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If your organization acquired or merged with another organization in the past year, chances are it’s been a profitable venture thus far.
This is according to Willis Towers Watson’s Divestment Performance Monitor, in partnership with Cass Business School, which found that 53% of organizations that fall under the M&A umbrella have outperformed their industry benchmarks — based on share price performance — by an average of 1 percentage point (pp).
This marginal outperformance is in contrast to companies that divested parts of their business this year, 63% of which went on to significantly underperform their MSCI Index by an average of -7pp. While divestitures lose value across the board, the acquisition of a divested asset, as well as spin-offs, has an outperforming effect.
The study also shows that the size of divestments had an impact on performance for the divesting company. Companies divesting 0% to 5% of their total company value underperformed their market by an average of -0.8pp in the first half of 2019. This rose to -6.9pp for companies divesting 5% to 15% of their assets by value and -6.3pp for those divesting over 15%.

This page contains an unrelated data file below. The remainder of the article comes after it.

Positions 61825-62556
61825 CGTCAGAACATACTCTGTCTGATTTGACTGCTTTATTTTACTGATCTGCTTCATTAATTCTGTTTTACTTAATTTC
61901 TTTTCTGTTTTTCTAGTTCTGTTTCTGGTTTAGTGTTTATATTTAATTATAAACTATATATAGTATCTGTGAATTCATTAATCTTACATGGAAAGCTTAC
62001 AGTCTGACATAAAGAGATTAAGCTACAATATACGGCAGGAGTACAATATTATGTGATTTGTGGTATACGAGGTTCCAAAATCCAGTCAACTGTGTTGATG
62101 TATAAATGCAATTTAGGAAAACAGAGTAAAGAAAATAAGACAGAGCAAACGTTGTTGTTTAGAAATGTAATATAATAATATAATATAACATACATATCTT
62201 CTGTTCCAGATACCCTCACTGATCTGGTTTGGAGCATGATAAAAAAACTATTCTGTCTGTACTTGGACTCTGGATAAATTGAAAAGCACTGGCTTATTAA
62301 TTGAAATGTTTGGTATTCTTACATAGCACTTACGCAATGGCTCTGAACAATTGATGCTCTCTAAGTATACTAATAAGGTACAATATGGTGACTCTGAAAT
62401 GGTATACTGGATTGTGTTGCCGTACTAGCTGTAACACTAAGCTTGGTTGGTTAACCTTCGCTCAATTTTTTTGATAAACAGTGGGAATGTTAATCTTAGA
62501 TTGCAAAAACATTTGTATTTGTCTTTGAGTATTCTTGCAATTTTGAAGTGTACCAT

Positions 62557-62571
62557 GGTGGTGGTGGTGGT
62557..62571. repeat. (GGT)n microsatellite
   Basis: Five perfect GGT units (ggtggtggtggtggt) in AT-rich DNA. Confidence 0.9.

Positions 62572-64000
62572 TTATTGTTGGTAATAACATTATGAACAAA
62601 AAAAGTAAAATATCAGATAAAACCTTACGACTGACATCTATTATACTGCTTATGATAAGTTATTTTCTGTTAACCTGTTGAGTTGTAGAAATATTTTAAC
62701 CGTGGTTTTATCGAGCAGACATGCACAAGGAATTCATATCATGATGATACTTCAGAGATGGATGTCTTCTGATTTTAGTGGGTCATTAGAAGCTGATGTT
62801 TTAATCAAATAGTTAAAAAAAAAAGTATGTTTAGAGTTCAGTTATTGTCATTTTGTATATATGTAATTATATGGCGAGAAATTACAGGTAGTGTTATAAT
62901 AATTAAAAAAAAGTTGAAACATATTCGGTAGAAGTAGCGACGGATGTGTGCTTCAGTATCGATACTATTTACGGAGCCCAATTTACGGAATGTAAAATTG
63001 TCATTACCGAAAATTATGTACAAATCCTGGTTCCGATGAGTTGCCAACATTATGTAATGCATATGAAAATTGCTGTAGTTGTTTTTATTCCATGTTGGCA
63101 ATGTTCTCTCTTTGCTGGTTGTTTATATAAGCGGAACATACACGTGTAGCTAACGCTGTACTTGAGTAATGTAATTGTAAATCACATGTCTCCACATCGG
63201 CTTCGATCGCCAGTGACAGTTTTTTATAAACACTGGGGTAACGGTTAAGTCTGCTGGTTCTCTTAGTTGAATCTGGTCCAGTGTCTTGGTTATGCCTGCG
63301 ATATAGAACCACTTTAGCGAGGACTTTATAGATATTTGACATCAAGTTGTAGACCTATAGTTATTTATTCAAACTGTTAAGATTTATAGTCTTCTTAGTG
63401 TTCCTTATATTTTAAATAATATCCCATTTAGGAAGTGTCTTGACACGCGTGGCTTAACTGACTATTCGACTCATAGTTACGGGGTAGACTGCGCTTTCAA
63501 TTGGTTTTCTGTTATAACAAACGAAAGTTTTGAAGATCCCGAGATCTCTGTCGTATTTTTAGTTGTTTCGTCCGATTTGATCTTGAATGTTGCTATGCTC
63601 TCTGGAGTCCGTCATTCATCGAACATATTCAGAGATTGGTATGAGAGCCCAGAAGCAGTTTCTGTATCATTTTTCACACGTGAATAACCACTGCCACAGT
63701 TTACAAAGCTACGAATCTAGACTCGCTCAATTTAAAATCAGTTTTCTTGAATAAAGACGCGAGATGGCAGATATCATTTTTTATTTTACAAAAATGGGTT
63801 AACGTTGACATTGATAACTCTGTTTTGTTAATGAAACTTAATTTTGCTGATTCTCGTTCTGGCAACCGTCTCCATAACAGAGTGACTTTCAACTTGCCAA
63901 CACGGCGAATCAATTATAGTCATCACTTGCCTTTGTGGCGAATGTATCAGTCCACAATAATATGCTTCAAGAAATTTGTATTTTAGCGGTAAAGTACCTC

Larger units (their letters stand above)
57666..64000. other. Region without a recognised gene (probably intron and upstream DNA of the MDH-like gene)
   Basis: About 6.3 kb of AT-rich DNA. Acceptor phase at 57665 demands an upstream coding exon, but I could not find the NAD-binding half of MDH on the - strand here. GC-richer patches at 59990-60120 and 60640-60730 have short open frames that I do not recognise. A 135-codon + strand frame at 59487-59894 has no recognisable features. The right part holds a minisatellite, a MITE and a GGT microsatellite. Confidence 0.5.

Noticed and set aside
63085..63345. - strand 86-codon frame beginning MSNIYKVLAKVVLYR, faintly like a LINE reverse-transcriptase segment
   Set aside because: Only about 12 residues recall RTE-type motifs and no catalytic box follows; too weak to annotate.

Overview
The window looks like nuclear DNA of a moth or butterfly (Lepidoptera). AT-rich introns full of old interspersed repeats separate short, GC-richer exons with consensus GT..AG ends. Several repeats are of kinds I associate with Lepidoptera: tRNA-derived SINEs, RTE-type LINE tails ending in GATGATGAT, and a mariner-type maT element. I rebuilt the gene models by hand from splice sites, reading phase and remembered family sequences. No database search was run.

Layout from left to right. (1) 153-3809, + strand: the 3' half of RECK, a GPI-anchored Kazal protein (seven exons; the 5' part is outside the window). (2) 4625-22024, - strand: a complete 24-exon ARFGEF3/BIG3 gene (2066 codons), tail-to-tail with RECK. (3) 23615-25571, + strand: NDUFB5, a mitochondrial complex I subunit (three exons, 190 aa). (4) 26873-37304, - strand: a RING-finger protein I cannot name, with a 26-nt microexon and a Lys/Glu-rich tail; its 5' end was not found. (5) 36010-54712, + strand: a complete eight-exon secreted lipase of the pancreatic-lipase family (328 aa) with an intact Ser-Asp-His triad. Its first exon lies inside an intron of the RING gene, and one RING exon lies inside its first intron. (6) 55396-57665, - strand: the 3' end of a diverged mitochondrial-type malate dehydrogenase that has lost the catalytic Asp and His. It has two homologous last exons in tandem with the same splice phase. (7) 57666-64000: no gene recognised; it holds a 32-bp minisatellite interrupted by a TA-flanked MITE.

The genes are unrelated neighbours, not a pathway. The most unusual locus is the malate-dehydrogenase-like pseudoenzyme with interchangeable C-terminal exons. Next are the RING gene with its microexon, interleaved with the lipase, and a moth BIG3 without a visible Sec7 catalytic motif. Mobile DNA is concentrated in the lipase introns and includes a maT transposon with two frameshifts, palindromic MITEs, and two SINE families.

The longer-term trend for firms divesting parts of their business has been similarly challenging with performance over the past three years at -3.6pp and over the past decade at -2.8pp. The study also shows that the volume of divestments worth over $50 million in the first half of this year has declined to its lowest level in the past decade, with 251 transactions taking place in H1 2019 compared with an average half-year total of 314 over the past decade.
Spin-offs were the only deal type to successfully buck the negative trend for firms divesting parts of their business, with a positive performance of +1pp above the MSCI Index.
“Most companies are set up to buy assets, not sell them, which means decisions to sell are often made at the wrong time or in the wrong manner. Such mistakes are expensive,” said Duncan Smithson, senior director, mergers and acquisitions at Willis Towers Watson. “The superior track record of spin-offs, transactions that are complex and require considerable preparation to address the many moving parts and situations that can go wrong, sets the standard for companies aiming to overcome the odds and sell well. Defining the right deal, managing talent uncertainty and rooting out stranded costs can make the difference between a divestiture that succeeds and one that destroys value.”